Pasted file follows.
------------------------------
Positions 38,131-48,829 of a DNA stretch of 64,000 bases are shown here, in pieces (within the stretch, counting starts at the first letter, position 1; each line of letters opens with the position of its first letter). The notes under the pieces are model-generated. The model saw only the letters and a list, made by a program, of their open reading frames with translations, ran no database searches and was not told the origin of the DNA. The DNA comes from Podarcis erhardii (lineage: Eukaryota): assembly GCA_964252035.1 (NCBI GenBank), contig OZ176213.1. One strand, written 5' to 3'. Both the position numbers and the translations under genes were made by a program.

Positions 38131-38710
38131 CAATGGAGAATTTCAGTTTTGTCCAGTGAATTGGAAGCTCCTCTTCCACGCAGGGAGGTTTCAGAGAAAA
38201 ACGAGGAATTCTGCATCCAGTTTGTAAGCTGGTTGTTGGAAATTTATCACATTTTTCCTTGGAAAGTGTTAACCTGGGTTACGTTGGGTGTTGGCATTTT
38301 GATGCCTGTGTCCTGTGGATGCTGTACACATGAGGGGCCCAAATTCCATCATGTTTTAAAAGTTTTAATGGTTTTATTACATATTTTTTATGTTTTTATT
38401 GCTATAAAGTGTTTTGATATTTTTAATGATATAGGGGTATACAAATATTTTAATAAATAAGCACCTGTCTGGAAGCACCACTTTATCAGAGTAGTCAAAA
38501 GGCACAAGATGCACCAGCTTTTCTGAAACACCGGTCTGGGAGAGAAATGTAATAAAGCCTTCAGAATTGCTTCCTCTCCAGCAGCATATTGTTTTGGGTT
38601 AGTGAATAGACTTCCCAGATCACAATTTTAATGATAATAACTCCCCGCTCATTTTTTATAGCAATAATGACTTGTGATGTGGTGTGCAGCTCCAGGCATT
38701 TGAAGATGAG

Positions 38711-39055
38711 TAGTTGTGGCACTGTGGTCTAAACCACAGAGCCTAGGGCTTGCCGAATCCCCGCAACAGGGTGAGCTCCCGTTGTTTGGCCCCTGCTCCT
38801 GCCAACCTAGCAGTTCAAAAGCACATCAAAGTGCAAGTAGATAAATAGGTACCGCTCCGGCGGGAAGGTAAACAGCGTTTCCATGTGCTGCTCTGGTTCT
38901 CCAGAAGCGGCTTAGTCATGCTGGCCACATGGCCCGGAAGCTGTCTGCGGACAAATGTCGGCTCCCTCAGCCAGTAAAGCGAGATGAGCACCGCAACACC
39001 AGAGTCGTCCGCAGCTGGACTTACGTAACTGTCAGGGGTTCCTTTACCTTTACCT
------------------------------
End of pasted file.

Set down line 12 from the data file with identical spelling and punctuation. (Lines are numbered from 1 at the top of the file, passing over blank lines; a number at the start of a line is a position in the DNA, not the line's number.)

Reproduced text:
38801 GCCAACCTAGCAGTTCAAAAGCACATCAAAGTGCAAGTAGATAAATAGGTACCGCTCCGGCGGGAAGGTAAACAGCGTTTCCATGTGCTGCTCTGGTTCT